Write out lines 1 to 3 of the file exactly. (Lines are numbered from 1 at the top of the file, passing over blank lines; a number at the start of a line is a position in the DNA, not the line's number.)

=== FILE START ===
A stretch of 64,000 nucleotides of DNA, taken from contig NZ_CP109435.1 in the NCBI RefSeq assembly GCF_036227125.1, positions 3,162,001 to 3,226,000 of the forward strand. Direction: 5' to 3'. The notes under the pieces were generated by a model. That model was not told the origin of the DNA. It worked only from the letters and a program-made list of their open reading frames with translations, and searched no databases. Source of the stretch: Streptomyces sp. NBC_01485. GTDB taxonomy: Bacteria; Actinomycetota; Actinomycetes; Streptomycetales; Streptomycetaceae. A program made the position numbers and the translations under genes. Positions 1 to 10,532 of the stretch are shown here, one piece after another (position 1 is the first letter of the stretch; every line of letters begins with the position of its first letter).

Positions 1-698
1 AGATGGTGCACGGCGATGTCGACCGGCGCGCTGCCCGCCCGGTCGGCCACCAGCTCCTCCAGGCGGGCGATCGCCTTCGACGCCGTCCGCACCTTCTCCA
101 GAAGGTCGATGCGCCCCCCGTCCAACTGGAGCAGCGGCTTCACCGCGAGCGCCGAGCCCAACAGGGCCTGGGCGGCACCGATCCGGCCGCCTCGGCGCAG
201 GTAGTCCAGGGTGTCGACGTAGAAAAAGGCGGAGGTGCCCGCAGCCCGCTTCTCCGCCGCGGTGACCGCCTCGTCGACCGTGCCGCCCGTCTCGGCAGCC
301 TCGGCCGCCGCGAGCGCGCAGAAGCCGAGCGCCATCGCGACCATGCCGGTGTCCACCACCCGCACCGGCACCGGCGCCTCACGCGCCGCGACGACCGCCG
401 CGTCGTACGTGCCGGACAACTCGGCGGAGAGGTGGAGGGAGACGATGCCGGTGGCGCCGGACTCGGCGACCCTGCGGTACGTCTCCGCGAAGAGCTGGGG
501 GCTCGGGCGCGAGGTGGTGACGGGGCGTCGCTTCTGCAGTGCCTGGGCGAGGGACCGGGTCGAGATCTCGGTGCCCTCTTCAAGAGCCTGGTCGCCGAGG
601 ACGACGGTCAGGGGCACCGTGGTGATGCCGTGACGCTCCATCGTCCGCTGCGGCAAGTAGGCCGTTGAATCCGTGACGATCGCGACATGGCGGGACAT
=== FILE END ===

A stretch of 64,000 nucleotides of DNA, taken from contig NZ_CP109435.1 in the NCBI RefSeq assembly GCF_036227125.1, positions 3,162,001 to 3,226,000 of the forward strand. Direction: 5' to 3'. The notes under the pieces were generated by a model. That model was not told the origin of the DNA. It worked only from the letters and a program-made list of their open reading frames with translations, and searched no databases. Source of the stretch: Streptomyces sp. NBC_01485. GTDB taxonomy: Bacteria; Actinomycetota; Actinomycetes; Streptomycetales; Streptomycetaceae. A program made the position numbers and the translations under genes. Positions 1 to 10,532 of the stretch are shown here, one piece after another (position 1 is the first letter of the stretch; every line of letters begins with the position of its first letter).

Positions 1-698
1 AGATGGTGCACGGCGATGTCGACCGGCGCGCTGCCCGCCCGGTCGGCCACCAGCTCCTCCAGGCGGGCGATCGCCTTCGACGCCGTCCGCACCTTCTCCA